(WWII) DOOLITTLE RAIDERS RETURN

By Jug Varner

In April 1942, Army Air Force Colonel Jimmy Doolittle led a 16-plane flight of B-25s from the aircraft carrier USS Hornet to bomb Japan and crash land in China. The daring raid was the first U.S. air attack against the Japanese in WWII.

Forty-eight years later in September 1990, Doolittle's navigator, retired Col. Henry Potter of Austin, Tex., accompanied an expedition to Zhejiang Province, People's Republic of China, to locate those aircraft remnants.

One plane landed in Russia and its crew was interned there for two years. The other B-25s crashed in the water off the China coast or the mountainous terrain of the Chinese mainland. All of the 80 crew members parachuted safely, although eight were captured by the Japanese, who executed three of them. Another airman died in captivity. Bad weather and low fuel prevented their plan to land the aircraft at a predetermined China destination.

The war mission was so secret, Potter said, that even President Franklin Roosevelt was not informed until the mission was successfully launched. The heroic flight was a great morale builder for the American public during the dark days following Japan's sneak attack on Pearl Harbor, December 7, 1941.

Forty-four of the original raiders are still alive and meet annually. Doolittle is 93 and lives in California. Some members of the group had previously discussed trying to find their planes but the 1990 search was the first ever attempted.

Minnesota artist history buff Bryan Moon, led the small expedition to the Chinese crash sites to locate remnants of the aircraft. The former Northwest Airlines VP will create a painting to commemorate the 50th anniversary of the Doolittle raid and will use the experience gained during the China search as background information. Moon has been on other such expeditions. One was to East Africa to find the lost grave of Joy Adamson of “Born Free.” He also served as artist on Will Steger's North Pole and South Pole expeditions.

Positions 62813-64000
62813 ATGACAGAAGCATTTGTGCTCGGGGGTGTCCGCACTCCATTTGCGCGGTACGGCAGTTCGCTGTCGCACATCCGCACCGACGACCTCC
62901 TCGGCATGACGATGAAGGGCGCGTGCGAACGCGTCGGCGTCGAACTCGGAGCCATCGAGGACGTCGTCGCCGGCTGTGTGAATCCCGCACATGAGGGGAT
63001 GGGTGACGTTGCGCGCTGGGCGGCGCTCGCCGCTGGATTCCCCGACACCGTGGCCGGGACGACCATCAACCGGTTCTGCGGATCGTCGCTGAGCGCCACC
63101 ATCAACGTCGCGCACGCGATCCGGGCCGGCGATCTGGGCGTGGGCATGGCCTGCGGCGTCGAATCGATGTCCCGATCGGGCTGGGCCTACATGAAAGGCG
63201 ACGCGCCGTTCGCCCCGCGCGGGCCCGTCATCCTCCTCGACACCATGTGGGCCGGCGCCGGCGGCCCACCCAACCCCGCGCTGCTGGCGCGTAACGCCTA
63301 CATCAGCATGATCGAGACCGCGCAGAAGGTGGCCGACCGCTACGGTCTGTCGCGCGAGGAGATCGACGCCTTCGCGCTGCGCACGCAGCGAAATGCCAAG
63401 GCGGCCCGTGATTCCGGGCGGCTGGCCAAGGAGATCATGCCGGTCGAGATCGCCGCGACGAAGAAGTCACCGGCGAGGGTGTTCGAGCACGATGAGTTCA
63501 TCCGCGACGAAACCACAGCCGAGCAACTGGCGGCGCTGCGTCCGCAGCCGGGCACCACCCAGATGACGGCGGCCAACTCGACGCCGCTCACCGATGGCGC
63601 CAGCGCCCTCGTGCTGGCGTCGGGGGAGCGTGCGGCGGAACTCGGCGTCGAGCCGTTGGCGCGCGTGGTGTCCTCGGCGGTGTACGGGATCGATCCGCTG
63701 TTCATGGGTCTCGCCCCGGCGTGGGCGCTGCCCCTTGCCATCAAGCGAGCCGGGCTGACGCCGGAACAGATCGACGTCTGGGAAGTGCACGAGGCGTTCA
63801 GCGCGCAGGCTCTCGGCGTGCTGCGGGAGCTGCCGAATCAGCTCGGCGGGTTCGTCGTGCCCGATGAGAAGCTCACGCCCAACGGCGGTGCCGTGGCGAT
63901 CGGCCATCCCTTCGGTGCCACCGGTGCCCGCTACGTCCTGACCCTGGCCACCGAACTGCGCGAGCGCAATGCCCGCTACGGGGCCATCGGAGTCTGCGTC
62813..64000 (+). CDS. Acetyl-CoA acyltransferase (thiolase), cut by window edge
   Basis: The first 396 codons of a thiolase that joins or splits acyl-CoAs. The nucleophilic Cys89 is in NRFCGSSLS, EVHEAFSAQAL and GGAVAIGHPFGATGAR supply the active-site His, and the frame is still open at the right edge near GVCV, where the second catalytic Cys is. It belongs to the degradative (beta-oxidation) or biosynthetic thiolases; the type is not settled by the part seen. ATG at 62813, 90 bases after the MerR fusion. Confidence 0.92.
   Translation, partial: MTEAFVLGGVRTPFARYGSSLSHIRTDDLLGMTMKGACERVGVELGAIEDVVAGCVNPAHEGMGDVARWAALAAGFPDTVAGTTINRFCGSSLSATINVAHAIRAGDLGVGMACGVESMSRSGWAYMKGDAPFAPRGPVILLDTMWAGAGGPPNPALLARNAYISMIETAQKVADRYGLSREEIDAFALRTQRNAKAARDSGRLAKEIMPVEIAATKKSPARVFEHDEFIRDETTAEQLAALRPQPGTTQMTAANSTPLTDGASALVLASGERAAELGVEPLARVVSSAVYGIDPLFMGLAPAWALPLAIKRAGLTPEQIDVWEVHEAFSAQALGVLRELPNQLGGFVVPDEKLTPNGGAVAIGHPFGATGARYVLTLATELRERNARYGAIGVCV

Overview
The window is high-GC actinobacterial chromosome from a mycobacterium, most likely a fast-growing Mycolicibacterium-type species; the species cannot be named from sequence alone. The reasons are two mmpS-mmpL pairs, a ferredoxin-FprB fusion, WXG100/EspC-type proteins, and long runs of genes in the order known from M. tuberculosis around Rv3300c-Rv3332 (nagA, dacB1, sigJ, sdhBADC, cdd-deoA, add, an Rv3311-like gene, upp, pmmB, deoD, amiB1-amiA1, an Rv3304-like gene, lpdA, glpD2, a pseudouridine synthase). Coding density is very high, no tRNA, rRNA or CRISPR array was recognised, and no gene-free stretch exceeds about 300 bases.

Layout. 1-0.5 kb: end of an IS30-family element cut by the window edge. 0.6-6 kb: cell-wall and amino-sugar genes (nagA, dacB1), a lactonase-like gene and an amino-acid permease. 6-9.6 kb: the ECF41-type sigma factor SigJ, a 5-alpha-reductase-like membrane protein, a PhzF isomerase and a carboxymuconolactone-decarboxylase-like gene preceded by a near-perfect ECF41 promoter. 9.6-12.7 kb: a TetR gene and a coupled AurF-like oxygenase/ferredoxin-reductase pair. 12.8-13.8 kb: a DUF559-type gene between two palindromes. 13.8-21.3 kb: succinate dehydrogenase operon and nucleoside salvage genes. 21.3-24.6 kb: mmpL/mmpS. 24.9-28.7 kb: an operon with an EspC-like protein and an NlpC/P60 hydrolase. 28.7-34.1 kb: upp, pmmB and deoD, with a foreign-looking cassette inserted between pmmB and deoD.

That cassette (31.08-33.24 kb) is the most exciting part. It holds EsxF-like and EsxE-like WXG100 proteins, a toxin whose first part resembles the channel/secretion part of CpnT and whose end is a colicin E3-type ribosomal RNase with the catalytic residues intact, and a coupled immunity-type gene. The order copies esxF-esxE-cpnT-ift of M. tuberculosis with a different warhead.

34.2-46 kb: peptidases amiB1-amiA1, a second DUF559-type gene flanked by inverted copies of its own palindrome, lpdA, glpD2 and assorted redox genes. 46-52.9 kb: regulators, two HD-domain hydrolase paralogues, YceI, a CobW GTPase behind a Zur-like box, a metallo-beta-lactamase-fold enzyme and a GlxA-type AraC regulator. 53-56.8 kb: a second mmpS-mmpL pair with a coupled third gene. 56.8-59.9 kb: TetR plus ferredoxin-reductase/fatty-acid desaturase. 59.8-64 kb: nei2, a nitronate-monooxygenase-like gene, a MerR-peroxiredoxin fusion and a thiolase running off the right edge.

Other members of the Doolittle aircraft search were photographer Arthur Gibson, publisher Joyce Olson, personal fitness trainer Heidi Olson and aviation buff Dr. George Weir.

Moon made arrangements with the provincial government and the Peoples Association for Friendship with Foreign Countries through the Consul General in Chicago. The group arrived Shanghai by air, then drove 1200 miles to the interior by bus and car. They were greeted at every stop by large numbers of curious but friendly Chinese, most of whom had never seen an American.

Col. Potter was reunited with several Chinese who befriended him in 1942 after he and other crewmen bailed out and regrouped on the ground. He also met two Chinese men who helped rescue crewmen from the B-25s that landed off shore, and hid them from the Japanese military then occupying the area.

Potter and the search party found several of the sites, including Doolittle's, but found no actual remains of his aircraft. However, they located armor plating, miscellaneous aircraft parts, an American Army issue razor and other items identifiable as the authentic remains of American aircraft and personnel equipment at other sites.